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Column: Ending patriarchy will benefit all human beings

Rivu Dasgupta

Published as a part of Maneater v. 80, Issue 15

The opinions expressed by The Maneater columnists do not represent the opinions of The Maneater editorial board.

To obliterate patriarchy is to liberate both men and women.

Feminism is frequently criticized for being the alleged cloak and dagger of female superiority, or perhaps for harboring a furtive disdain toward the male species. While I personally have dismissed this claim several times, I'll admit my dismissals were often tangential and done in passing. To remedy such a failing on my part, I'll dedicate this column to a far more compelling claim: Feminism tethers the liberation of all women with the liberation of all men.

Feminists are rather famous for coining slogans decrying patriarchy, some noteworthy examples being “Smash the Patriarchy” or “She Wants the D(estruction of the Patriarchy).” However, amid the impassioned cries of liberation and unanimity, it's unclear what the patriarchy actually is and any implications therein are left unspoken, which unfortunately leaves people to come to their own, often incorrect, conclusions.

Patriarchy translates as “the rule of the father,” and in this definition most people assume that it's the rule of men over women. However, this isn't true. It's the systemic devaluation of both men and women by another group of men. Often, the men at the top of the hegemony are referred to as “Alpha,” and the requirements for being an “Alpha Male” involve exaggerated demonstrations of physical strength, a complete and total lack of fear, detachment from emotion and the notion that human intellect pales in comparison to brute force.

Naturally, some of these Alpha qualities might seem appealing to some — what's to say the absence of anguish and fear isn't ideal? The answer lies in our humanity, as all the listed prerequisites of being an Alpha Male are decidedly inhuman attributes. To be emotional, to be afraid, to express ourselves intellectually in our chosen capacity — these are characteristics of being human, and to reject or personally deny them is both difficult and painful.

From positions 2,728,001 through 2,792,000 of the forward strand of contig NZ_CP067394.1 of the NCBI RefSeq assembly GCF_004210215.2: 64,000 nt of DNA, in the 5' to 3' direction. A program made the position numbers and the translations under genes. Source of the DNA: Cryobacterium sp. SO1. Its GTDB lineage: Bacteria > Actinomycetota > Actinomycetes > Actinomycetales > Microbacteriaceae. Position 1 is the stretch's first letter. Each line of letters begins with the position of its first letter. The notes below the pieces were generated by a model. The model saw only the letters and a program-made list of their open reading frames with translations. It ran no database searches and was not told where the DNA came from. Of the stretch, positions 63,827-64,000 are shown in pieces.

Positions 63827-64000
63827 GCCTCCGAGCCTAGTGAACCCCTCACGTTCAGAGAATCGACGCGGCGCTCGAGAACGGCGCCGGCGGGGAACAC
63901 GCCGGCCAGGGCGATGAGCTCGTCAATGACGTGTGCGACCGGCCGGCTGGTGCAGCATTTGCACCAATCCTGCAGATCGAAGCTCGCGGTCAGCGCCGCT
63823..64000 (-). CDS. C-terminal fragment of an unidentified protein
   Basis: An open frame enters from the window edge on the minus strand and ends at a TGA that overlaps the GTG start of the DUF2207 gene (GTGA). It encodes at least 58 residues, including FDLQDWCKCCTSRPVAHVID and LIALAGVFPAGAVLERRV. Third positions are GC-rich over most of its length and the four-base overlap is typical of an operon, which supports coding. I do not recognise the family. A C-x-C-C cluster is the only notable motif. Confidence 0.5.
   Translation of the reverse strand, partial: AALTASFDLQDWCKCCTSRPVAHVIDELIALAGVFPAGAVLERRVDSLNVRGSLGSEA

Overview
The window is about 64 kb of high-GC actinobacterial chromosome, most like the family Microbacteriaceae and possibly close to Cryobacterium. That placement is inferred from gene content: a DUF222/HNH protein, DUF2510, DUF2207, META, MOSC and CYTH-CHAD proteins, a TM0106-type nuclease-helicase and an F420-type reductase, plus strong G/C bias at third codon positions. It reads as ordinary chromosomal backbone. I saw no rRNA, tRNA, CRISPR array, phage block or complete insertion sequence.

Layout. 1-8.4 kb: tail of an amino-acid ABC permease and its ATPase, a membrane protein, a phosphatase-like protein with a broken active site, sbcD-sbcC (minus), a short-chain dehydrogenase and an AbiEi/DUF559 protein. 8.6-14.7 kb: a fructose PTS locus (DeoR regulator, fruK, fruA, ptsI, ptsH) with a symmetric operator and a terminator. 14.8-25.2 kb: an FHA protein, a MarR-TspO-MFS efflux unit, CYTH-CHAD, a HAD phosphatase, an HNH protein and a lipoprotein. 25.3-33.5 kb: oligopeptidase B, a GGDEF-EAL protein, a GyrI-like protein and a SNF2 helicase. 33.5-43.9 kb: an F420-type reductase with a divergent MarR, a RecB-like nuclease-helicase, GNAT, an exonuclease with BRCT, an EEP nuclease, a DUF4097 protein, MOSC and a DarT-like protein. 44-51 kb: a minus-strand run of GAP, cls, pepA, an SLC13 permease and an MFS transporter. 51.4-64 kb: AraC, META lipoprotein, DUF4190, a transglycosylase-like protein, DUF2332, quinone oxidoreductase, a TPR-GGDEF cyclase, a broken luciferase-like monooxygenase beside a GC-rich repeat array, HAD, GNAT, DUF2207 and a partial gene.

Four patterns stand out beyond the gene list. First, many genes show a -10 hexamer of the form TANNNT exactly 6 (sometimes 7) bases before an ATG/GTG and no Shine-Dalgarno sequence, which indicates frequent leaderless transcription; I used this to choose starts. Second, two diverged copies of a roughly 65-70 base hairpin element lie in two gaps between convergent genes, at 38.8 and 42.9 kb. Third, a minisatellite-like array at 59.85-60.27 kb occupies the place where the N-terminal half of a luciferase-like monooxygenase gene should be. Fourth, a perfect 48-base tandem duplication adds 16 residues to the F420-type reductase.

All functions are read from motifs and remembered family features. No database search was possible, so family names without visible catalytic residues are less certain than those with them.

As such, being legitimately happy at the top of this social structure isn't possible for the functional human being, and in turn, all individuals under this structure suffer. The women at the bottom, the men at the bottom and the men at the top are all equally subject to unnecessary oppression, either as the inability to be accepted for one's expression or the inability to express oneself in the first place.

Admittedly, I've been discussing patriarchy in rather abstract terms up until this point. It would do the discussion well to offer some more tangible effects of the patriarchal influence on men. Examples include the idea that all men are far more likely to engage in criminal behavior, that men cannot be suitable parental figures in cases of child custody, or that non-alpha, androgynous males cannot be successful in sexual or romantic environments. After all, men aren't the only ones told to cater to Alpha-idealism, as some women too are told men should be robust, irrationally courageous breadwinners.

Another example involves the surprisingly popular notion that men can't be raped, sexually assaulted or sexually abused. Indeed, the idea that men are physically dominant sends a virulent sentiment throughout the public professing that men can simply “overpower” their oppressor with their “natural aggression.”

Of course, this is untrue on multiple levels. How does one physically overpower being threatened economically, psychologically or emotionally? How does one physically overpower someone they trusted and possibly cared for? How does one physically overpower someone with superior physical power?

This popular misconception illustrates a common misunderstanding of what rape is: a lack of explicit consent, not a lack of “compliance.” Empirically speaking, 10 percent of all survivors of sexual violence in the United States are men.

Of course, this isn't all to serve as an apologetic approach to being a feminist. Rather, the intent is to illustrate the inherent equality associated with feminism. Does feminism emphasize the liberation of women? Absolutely. For all the suffering that men experience at the hands of patriarchy, women experience it more.

However, this is a moot point if there ever was one. Who's to say we can't liberate both sexes at the same time? The enemy is a singular entity — patriarchy — and to obliterate it is to liberate men and women, so the only obvious solution is to work together, as cliché as it may sound.

Conclusively, as human beings who are born under patriarchy that inhibits expression and progress for many, we should naturally find ourselves lending a hand in the fight toward dismantling this structure. For better or for worse, that fight is called feminism — and it's fought by feminists.

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